At least 42 children between ages 5 and 16, were rescued from slavery on the Volta Lake over the weekend.
The rescue operation was carried out by Challenging Heights and its international partners, Abolish Slavery Now, in collaboration with the Ghana Police Service, the Ghana Navy and the Department of Social Welfare.
The rescued children comprised of four girls and 38 boys between the ages of 5 and 16. These rescued children were sold from communities in the Central and Greater Accra Regions, to the lake for the purposes of labor exploitation. It took the rescue team nearly two months of investigations and searching, to achieve this success.
All the children would go through rehabilitation, and subsequently be re-united with their families.
Over the years Challenging Heights has been in cooperation with the Ministry of Gender Children and Social Protection (MoGCSP), as well as the Ghana Police Service, with respect to rescues, policies and national advocacy aimed at putting an end to child trafficking in Ghana.
Challenging Heights works in several communities across Ghana to rescue, rehabilitate and reintegrate children who have been affected by trafficking and worst forms of child labor, as well as build community resilience against trafficking of children.
Last year, Challenging Heights, together with its partners, rescued 91 children made up of 74 boys and 17 girls, all from forced labour on Lake Volta. This year the organization and its partners have so far rescued over 100 children.
Since its inception in 2003, the organisation and its partners have so far rescued over 1,600 children from the Volta Lake.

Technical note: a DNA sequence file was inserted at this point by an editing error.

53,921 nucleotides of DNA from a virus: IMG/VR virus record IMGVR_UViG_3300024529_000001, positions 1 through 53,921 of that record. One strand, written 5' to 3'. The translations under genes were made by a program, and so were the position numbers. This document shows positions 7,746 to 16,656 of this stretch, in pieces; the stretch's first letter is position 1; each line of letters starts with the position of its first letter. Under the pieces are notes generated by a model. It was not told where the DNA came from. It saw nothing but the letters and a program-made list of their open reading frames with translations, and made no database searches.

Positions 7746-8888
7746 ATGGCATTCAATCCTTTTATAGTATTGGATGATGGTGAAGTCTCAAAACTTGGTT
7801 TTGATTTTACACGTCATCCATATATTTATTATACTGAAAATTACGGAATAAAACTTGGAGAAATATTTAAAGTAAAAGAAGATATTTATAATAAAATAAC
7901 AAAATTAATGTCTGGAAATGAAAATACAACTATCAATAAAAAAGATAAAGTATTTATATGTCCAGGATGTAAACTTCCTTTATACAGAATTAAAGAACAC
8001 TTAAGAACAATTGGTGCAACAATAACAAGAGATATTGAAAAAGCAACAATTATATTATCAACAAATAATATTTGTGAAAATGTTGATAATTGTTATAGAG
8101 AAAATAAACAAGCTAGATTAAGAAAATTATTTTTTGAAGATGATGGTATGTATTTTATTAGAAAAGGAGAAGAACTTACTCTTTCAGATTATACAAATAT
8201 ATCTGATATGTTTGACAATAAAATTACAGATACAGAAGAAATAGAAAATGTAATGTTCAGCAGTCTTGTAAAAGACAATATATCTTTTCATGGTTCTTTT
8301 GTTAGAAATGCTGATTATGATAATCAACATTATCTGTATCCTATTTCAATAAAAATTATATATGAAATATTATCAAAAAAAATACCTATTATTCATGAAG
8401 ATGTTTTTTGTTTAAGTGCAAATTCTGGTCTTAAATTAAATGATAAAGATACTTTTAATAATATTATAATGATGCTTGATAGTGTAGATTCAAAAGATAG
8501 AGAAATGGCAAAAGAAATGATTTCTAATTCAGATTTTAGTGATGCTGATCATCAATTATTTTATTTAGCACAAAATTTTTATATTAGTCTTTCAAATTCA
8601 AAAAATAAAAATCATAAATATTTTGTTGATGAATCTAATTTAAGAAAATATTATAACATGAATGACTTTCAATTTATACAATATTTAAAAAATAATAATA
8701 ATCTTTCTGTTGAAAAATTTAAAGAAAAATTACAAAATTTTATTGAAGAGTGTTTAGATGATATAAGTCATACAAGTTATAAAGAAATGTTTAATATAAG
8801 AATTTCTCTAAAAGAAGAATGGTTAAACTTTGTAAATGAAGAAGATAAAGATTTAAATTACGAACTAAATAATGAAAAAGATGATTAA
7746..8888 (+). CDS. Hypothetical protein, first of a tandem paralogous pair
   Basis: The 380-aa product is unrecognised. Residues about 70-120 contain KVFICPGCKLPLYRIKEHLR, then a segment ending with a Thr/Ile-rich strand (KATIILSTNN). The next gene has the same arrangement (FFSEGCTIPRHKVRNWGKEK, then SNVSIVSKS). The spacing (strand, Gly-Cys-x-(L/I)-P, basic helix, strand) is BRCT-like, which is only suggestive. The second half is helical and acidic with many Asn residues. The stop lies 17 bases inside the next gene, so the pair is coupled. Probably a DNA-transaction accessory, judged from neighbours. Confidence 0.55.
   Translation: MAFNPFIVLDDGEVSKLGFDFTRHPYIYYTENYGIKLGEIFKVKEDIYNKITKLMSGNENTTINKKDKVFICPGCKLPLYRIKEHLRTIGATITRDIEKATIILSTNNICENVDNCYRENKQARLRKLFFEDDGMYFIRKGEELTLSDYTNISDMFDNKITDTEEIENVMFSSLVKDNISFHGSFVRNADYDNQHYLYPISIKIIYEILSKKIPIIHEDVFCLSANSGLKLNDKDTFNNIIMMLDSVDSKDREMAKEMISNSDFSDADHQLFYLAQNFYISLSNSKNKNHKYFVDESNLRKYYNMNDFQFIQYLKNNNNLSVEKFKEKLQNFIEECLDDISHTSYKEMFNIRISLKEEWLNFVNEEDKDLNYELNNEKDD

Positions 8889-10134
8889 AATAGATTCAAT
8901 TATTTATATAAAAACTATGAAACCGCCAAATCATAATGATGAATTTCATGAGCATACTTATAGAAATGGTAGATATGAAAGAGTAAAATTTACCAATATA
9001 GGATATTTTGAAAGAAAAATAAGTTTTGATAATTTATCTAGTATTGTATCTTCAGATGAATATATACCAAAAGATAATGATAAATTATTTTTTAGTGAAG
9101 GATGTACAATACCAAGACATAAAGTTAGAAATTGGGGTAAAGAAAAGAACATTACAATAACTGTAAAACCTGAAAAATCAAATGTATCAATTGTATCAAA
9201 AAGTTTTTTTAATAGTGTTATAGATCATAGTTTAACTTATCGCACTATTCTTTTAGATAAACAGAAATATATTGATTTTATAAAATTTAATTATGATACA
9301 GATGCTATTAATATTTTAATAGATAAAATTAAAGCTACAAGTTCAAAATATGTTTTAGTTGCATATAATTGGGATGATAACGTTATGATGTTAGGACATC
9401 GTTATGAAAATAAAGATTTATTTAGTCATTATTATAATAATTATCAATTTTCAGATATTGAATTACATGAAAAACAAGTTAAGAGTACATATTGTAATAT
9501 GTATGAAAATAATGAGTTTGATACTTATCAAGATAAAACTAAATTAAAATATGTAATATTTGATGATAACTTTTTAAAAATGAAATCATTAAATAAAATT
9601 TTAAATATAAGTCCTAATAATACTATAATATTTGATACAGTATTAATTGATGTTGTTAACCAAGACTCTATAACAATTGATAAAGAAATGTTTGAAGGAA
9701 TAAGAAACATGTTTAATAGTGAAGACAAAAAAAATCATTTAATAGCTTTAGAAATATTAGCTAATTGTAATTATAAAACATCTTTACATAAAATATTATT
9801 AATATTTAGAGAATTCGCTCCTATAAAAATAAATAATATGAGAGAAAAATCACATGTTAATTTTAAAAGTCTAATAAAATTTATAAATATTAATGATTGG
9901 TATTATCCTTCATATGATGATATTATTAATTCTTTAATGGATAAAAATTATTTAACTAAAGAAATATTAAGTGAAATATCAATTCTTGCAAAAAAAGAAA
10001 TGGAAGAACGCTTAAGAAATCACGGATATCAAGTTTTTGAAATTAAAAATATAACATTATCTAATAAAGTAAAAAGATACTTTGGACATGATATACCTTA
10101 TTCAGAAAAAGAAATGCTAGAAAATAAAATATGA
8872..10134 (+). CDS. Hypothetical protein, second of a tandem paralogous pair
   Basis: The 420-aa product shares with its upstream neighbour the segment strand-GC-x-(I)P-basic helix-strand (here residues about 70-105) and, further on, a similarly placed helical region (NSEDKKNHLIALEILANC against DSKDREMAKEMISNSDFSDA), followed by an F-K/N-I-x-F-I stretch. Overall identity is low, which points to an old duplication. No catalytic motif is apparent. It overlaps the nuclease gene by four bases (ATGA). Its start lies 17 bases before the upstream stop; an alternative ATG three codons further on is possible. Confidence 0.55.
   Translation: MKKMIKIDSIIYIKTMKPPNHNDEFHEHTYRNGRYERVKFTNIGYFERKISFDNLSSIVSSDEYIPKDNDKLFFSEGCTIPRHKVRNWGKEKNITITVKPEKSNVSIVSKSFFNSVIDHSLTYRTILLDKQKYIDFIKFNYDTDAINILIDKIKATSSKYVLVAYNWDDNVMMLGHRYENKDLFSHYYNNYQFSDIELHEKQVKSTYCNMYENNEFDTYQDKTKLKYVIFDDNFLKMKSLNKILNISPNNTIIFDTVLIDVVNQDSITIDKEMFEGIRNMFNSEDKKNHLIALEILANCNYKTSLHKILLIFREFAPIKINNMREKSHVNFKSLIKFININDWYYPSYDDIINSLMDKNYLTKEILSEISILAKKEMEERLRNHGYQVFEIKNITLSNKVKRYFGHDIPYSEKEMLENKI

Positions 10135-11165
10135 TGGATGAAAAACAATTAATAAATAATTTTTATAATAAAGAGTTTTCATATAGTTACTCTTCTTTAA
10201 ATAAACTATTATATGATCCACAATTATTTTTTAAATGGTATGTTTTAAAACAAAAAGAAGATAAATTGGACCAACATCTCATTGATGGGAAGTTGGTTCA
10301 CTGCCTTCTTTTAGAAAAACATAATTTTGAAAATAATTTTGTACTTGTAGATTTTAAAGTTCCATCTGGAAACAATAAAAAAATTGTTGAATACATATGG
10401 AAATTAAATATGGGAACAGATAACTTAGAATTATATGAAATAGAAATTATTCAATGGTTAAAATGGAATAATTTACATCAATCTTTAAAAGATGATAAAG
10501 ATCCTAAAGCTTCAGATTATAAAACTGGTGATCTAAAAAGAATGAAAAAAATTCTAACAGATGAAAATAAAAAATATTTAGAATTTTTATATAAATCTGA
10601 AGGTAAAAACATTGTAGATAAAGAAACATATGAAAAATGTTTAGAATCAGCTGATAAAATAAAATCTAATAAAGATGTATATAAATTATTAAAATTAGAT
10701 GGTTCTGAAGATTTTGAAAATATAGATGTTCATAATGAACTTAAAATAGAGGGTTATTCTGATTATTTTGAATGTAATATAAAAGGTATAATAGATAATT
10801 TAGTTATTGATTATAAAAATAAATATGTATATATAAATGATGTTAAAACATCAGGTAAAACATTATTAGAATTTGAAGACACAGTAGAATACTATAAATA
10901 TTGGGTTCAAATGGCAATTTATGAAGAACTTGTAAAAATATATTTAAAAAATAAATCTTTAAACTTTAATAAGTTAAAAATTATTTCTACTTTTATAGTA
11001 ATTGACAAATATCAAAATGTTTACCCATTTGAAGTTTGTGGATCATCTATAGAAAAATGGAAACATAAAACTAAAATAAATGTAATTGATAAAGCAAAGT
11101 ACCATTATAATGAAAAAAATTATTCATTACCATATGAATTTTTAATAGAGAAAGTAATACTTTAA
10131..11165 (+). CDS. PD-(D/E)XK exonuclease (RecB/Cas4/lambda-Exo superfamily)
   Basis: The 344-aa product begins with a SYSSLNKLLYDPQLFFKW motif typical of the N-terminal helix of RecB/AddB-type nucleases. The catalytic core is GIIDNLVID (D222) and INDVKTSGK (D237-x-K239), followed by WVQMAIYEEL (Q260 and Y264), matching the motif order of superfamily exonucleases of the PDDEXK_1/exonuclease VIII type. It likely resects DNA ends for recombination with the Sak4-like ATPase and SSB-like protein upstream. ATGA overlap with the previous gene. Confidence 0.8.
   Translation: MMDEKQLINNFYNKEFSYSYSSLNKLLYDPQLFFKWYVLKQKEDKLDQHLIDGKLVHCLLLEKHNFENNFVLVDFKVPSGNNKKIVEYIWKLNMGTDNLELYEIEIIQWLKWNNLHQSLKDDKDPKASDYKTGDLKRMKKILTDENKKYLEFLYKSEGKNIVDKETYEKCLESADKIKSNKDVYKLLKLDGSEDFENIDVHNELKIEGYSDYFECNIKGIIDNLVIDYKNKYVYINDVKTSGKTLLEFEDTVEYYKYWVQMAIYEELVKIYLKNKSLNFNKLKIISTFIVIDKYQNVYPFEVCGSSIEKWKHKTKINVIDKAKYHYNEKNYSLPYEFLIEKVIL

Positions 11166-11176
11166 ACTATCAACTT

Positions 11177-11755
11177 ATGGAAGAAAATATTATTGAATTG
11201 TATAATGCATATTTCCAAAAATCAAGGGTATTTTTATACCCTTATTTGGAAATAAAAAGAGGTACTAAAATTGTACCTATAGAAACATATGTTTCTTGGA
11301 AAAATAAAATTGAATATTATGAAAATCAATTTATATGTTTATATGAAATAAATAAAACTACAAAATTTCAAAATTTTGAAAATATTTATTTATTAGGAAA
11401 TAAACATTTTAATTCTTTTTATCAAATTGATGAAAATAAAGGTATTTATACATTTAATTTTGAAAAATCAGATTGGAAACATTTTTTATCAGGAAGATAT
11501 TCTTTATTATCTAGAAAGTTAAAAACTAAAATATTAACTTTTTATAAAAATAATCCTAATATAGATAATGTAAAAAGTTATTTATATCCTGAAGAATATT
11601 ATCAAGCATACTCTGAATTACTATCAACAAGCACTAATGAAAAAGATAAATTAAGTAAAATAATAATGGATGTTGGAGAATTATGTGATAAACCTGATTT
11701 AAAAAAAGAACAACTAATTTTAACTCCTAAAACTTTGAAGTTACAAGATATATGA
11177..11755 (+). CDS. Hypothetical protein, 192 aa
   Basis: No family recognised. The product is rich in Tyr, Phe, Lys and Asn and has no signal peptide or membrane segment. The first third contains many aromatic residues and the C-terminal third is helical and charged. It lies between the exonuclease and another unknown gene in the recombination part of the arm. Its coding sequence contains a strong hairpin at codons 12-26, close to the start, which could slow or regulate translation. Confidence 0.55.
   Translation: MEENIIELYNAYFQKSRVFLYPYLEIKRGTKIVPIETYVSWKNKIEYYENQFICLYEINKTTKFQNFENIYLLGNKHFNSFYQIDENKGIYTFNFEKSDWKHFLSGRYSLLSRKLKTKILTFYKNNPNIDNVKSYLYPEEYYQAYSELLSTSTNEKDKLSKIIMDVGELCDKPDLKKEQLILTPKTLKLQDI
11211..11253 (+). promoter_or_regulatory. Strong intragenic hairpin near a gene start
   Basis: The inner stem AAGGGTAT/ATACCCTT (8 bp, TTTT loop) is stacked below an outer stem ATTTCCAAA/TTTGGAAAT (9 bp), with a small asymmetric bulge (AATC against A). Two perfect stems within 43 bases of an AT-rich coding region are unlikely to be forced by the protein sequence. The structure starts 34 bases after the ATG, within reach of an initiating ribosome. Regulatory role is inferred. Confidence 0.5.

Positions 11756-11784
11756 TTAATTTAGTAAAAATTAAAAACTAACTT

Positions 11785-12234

President of Challenging Heights, James Kofi Annan in a statement expressed appreciation to “all those who supported this operations; the Ghana Police Service, the Ghana Navy, the Department of Social Welfare, and Abolish Slavery Now, who all have stood by us in the face of the mountain difficulties.”
“We will like to take this opportunity to ask for the Ghanaian government to invest at least GHȼ15million annually, to resource the Human Trafficking Secretariat, and the Anti-Human Trafficking Unit of the Ghana Police Service, in order for them to have the capacity to do their work, as well as enforcing the Human Trafficking Law 2005,” he appealed.
The release however, regretted that “some MPs, and other politicians, by their actions, seem to be supporting and emboldening some of the fishermen to launch attacks on our leadership, staff and rescue facilities.”
“We are therefore calling on the Police Administration to extend maximum security protection to the staff and facilities of Challenging Heights against traffickers, and their sympathisers who are presently ruffled by the rescues that have taken place.”
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